Until just a few years ago, I rushed madly into each new season, hastily replacing the summer wreaths with their fall counterparts, cutting back the garden long before it had time to send out its final September blooms, and transforming my closet as dramatically as a high-end Madison Avenue window.
With a mere snap of the fingers, I’d turn the page so that I could get to the next place. Why the urgency? Was it boredom or impatience with nature’s pace? A misplaced sense of urgency?
No. It was bigger than that.
On the surface, “the in-betweens” are unsettling, stalling our “To Do” lists and messing with our desire to have things, well, “settled.” I am noticing that my ability to enjoy the in-between times applies not only to the seasons, but to my complex relationship with change.
For many of us, transitions are troubling because they are inherently ambiguous and imperfect. Zero in on a personal crisis (you decide what qualifies) and you’ll know exactly what I mean. What’s next? Who am I now? Where am I going? Can I do this, whatever this is? When is this going to be over, settled, done, clear, resolved? Living in the ambiguity between where we are on the one hand, and whatever is ahead on the other, engages our fear and may nag at the question of our “enough-ness.”
Transitions also wreck havoc with our notions of perfection. How many of us have a story line about how “perfect” our life, our partner, our child, our job is? Why do we adopt this lens in the first place when there is not a single thing that is static or permanent? Everything is always in flux and subject to influence. Transitions mess with our sense of perfection and permanence.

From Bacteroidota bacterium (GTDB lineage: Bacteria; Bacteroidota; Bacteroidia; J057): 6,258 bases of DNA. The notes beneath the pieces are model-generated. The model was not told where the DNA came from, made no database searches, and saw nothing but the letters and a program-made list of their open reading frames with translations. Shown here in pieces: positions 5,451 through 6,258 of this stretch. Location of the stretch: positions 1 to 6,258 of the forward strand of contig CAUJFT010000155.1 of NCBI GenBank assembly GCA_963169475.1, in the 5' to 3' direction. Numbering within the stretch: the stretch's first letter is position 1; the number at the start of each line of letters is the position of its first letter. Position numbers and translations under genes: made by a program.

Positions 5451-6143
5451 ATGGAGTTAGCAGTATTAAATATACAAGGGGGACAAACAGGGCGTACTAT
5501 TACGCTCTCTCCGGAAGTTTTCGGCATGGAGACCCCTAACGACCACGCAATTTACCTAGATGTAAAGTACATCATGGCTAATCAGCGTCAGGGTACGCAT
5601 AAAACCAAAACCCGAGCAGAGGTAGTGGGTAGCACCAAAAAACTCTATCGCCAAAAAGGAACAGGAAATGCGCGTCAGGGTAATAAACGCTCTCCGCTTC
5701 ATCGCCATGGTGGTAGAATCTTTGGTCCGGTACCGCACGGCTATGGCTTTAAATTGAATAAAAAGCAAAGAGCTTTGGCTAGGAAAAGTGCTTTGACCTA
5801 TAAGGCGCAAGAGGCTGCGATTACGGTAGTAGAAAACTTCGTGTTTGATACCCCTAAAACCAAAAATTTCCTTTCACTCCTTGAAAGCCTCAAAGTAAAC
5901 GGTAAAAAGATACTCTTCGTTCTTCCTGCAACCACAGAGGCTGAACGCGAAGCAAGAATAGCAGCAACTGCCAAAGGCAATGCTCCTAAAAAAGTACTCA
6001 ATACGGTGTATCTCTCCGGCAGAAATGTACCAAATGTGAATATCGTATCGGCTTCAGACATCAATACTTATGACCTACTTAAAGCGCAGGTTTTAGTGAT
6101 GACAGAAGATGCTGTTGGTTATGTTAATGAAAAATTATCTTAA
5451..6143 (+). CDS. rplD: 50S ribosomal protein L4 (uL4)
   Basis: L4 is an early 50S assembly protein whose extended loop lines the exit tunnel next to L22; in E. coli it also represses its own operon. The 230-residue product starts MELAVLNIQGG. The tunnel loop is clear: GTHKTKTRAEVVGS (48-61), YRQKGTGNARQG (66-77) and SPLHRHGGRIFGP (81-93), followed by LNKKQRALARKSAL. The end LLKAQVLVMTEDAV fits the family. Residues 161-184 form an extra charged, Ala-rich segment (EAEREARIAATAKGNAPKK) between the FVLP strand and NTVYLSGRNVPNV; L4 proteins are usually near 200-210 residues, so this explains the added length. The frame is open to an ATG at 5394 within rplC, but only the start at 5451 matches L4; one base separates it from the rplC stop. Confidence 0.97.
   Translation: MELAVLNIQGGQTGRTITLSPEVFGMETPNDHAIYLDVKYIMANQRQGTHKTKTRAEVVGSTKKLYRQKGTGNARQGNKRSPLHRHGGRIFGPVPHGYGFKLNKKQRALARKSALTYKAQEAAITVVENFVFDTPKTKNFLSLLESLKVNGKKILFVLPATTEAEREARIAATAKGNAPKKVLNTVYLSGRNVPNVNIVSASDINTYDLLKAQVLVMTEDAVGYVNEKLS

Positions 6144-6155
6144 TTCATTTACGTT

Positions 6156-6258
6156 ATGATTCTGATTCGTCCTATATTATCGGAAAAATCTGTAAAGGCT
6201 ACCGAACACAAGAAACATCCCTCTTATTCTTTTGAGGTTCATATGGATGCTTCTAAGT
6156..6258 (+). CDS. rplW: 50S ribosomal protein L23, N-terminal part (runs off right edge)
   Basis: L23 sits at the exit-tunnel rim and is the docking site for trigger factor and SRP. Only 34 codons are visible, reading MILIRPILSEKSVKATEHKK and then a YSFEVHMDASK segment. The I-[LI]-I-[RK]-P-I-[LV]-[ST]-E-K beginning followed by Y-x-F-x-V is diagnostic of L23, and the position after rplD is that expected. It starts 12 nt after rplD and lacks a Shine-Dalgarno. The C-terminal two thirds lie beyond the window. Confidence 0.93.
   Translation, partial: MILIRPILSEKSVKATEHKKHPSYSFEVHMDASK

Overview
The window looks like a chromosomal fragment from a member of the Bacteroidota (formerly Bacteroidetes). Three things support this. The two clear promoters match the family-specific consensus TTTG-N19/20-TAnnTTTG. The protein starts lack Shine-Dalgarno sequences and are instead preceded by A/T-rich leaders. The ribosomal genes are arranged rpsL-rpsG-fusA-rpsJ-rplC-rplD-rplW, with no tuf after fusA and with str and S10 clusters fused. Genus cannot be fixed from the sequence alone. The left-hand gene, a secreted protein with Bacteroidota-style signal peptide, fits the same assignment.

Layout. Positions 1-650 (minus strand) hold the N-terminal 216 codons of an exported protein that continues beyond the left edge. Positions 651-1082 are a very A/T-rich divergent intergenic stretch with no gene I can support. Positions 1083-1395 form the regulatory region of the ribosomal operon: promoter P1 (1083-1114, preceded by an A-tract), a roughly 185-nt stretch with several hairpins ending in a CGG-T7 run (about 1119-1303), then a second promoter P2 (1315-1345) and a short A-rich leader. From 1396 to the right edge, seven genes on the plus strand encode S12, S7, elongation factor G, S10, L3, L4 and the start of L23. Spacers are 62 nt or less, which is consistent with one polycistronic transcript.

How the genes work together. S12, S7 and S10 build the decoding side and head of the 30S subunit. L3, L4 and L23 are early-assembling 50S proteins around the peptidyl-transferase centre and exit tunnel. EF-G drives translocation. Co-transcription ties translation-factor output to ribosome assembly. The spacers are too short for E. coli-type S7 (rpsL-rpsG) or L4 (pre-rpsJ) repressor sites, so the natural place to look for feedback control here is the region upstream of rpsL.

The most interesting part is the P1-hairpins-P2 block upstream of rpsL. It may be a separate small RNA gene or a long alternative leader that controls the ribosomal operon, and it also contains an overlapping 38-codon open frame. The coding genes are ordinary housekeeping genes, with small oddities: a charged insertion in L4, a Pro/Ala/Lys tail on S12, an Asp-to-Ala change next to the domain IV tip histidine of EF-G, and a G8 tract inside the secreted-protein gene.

And yet we do not change, survive, or thrive without experiencing transitions. Summer doesn’t become winter and winter doesn’t become summer without the predictably unpredictable, tumultuous and miraculous transitions of fall and spring. The same is true of us. A transition is a bridge for us to walk with curiosity, wonder, and courage.
Many years ago, when I was experiencing a major life crisis, I came upon this poem by one of my favorite poets, Rainer Maria Rilke. Note: If “God” isn’t your word, choose another: “Goddess, Universe, The I Am.” Whatever works for you.
God speaks to each of us as he makes us,
Then walks with us silently out of the night.
These are the words we dimly hear:
You, sent out beyond your recall,
Go to the limits of your longing.
Flare up like flame
And make big shadows I can move in.
Let everything happen to you: beauty and terror.
Just keep going. No feeling is final.
Nearby is the country they call life.
You will know it by its seriousness.
Give me your hand.
Let everything happen to you, my friend. Just keep going. It is merely a transition.
Original artwork, “Bromelia,” at: deanrolandjohnson.com